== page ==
Elections

Iowa presidential write-ins up this election

May show voters not pleased with presidential choices, officials say

Christian Ebsen of Cedar Rapids changes his address with some hlep from Precinct Atlas Worker Marlene Wilson of Cedar Rapids at Cedar Rapids Precinct 35 at the African American Museum of Iowa in Cedar Rapids on Tuesday, November 8, 2016.  (Cliff Jette/The Gazette)
Christian Ebsen of Cedar Rapids changes his address with some hlep from Precinct Atlas Worker Marlene Wilson of Cedar Rapids at Cedar Rapids Precinct 35 at the African American Museum of Iowa in Cedar Rapids on Tuesday, November 8, 2016. (Cliff Jette/The Gazette)

DES MOINES — More than 17,000 Iowans voted for write-in candidates for U.S. president — well more than double the number who did so in 2012 — which may reflect dissatisfaction with both candidates, officials said.

The Iowa Secretary of State’s Office reported Wednesday that 17,365 Iowans wrote in names other than Republican Donald Trump or Democrat Hillary Clinton.

In 2012, when President Barack Obama won 51.7 percent of the vote in Iowa, only 7,442 Iowans voted for write-ins. When Obama was elected for the first time in 2008, 6,737 Iowans voted for write-ins.

“It probably tells you they want change,” Iowa Secretary of State Paul Pate said about the relatively large number of write-ins this year.

Trump, a New York businessman and reality TV star and now president-elect, has promised change that includes building a wall between the United States and Mexico, slashing taxes and renegotiating foreign trade deals. But the Iowans who wrote in candidates didn’t seem to support that, Pate said.

“For whatever reason, they didn’t feel like he was the type of change agent they wanted in place,” Pate said.

Write-ins for 2016 were still only 1.1 percent of the nearly 1.56 million Iowa ballots cast in the presidential race. For comparison, more than 58,800 people voted for Libertarian Gary Johnson, which was 3.8 percent of the total vote.

The Iowa Secretary of State’s Office doesn’t see write-in names unless they reach 5 percent of the total vote, Pate said. Counties have a better idea of the most common write-ins, but many hadn’t gotten to that stage by Wednesday.

A name that likely appeared on a lot of write-in ballots was Bernie Sanders, who narrowly lost to Clinton in the Iowa caucuses. Sanders, an independent U.S. Senator from Vermont, appealed to young people by calling for a “political revolution” that would take on the ultrawealthy and create an economic balance.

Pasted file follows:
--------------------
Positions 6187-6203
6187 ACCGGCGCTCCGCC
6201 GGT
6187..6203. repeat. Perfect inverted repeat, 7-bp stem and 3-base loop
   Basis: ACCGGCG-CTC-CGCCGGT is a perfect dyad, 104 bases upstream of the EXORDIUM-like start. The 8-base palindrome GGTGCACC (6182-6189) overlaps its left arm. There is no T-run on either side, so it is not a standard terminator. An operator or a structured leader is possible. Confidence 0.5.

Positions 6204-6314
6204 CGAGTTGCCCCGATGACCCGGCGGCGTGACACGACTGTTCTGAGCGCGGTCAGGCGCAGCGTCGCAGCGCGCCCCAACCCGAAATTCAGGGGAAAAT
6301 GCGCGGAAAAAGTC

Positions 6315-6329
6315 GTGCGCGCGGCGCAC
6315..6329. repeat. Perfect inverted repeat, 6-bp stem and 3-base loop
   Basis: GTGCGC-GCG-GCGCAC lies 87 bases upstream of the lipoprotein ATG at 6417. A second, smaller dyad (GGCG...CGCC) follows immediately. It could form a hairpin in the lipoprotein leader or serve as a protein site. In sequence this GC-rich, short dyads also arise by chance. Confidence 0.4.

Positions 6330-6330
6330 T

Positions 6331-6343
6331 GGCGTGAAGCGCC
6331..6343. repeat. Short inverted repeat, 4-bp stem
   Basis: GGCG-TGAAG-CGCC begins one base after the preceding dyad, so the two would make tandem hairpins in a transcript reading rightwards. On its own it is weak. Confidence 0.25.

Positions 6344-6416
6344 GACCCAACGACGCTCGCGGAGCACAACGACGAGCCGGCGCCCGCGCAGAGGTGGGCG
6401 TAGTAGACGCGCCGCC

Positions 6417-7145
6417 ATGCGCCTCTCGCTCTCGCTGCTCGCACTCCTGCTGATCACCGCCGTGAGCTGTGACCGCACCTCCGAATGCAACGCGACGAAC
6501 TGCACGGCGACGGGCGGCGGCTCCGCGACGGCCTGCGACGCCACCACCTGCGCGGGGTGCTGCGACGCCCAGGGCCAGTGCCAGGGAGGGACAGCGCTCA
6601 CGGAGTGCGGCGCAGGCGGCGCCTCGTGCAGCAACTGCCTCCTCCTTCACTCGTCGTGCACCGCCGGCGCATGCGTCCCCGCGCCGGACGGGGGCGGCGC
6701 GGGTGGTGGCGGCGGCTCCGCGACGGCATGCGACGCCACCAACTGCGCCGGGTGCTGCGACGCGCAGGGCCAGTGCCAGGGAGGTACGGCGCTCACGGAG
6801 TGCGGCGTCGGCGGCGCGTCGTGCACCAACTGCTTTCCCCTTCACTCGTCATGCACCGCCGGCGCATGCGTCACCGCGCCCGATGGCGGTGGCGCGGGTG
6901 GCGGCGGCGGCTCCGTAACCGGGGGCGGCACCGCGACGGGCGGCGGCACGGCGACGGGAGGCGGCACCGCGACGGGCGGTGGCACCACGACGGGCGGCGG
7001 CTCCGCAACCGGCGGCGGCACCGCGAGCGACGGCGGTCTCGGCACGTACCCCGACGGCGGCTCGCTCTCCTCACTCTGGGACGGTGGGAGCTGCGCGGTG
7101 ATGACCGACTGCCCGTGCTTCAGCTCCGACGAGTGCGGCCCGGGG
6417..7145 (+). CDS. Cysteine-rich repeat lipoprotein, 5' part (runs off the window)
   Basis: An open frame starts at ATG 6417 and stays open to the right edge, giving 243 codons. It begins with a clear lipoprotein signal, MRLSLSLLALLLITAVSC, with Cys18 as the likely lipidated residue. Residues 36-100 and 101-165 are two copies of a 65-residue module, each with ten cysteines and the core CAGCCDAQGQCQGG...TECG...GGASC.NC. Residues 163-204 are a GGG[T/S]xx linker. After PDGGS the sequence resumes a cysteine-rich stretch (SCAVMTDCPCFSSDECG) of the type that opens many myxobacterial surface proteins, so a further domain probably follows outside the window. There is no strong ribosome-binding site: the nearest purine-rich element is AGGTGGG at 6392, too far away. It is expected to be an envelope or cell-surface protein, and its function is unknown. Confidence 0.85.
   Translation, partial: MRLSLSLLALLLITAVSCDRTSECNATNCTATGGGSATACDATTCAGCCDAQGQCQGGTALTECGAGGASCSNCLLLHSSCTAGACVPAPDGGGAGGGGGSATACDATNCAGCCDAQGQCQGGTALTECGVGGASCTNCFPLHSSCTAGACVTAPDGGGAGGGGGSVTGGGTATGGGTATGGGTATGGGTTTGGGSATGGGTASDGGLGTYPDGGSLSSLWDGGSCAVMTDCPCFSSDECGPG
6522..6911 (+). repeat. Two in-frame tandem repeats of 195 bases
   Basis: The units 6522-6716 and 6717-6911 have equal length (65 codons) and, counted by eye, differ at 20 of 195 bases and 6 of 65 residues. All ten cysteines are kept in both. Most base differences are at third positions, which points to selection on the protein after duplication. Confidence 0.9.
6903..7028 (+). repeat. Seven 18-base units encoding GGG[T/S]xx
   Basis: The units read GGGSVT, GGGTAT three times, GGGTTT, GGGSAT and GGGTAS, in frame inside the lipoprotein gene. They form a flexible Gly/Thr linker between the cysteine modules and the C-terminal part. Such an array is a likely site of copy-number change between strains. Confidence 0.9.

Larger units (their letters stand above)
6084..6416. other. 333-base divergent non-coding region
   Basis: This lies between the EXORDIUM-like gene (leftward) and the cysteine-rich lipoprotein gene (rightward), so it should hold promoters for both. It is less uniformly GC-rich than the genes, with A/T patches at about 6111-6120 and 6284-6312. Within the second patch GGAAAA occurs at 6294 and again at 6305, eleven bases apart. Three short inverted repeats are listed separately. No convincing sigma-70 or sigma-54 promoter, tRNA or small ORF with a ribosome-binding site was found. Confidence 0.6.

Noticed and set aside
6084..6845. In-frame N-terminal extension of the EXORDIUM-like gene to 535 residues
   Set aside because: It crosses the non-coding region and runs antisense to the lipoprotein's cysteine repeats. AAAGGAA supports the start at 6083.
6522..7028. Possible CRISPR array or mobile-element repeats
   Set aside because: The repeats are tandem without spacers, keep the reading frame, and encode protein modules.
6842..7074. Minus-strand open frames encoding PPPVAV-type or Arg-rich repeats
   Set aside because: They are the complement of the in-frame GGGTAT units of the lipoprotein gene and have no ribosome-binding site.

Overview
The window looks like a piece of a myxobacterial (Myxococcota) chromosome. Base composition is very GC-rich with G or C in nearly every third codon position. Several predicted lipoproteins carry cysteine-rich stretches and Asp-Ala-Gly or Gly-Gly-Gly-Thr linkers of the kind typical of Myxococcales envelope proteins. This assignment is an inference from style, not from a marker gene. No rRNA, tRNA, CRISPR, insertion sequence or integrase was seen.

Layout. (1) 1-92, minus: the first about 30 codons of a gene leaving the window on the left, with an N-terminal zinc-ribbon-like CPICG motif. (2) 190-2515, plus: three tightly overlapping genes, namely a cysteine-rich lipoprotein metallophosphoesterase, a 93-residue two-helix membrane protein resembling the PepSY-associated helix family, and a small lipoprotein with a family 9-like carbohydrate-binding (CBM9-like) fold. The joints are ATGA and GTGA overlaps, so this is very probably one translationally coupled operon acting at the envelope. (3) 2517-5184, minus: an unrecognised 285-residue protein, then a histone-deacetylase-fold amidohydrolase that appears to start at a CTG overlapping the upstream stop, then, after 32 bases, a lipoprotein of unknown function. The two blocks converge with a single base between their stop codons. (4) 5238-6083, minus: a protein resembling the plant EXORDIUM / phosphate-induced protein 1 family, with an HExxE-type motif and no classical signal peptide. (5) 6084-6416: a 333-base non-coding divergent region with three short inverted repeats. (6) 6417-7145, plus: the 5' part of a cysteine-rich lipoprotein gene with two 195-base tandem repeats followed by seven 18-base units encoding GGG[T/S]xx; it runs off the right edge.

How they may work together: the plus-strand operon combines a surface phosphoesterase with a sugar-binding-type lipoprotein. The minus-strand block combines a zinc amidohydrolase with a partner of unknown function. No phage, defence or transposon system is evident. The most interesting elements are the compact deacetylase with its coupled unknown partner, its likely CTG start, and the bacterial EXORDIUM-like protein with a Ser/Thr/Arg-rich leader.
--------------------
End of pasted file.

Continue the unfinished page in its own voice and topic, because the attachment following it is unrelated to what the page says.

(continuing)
“In the 40 days leading up to the election, I heard from a lot of people who wanted to write in Bernie Sanders or (GOP vice presidential candidate) Mike Pence because they weren’t happy with the actual choices,” said Eric Loecher, election systems administrator for the Linn County Auditor’s Office.

Auditors and Iowa Secretary of State’s Office employees were still trying to crunch numbers Wednesday to see trends that may have influenced the Republican tidal wave in Iowa.

Official results won’t be available until after the state canvass Dec. 5.

Early Tuesday night, Pate said he thought 2016 turnout would fall well short of 70 percent of active voters statewide casting ballots in the presidential election. He based this prediction, in part, on 4,000 fewer registered Democrats that voted absentee than in 2012. Democrats usually have a strong absentee get-out-the-vote effort, while more Republicans want to vote in person on Election Day.

But the overall turnout of more than 1.56 million voters casting ballots in the presidential race surpassed the 1.55 million of 2008 and came close to the 1.59 million of 2012, Pate said. State officials expected final numbers would show 75 percent of active voters in Iowa cast ballots.

Johnson County set a benchmark voter turnout, with 76,596 people voting in the presidential election, said Johnson County Auditor Travis Weipert. This debunks, to some degree, theories young people didn’t show up for the election.

“We set a record turnout,” he said. “A lot of our student precincts were really high.”

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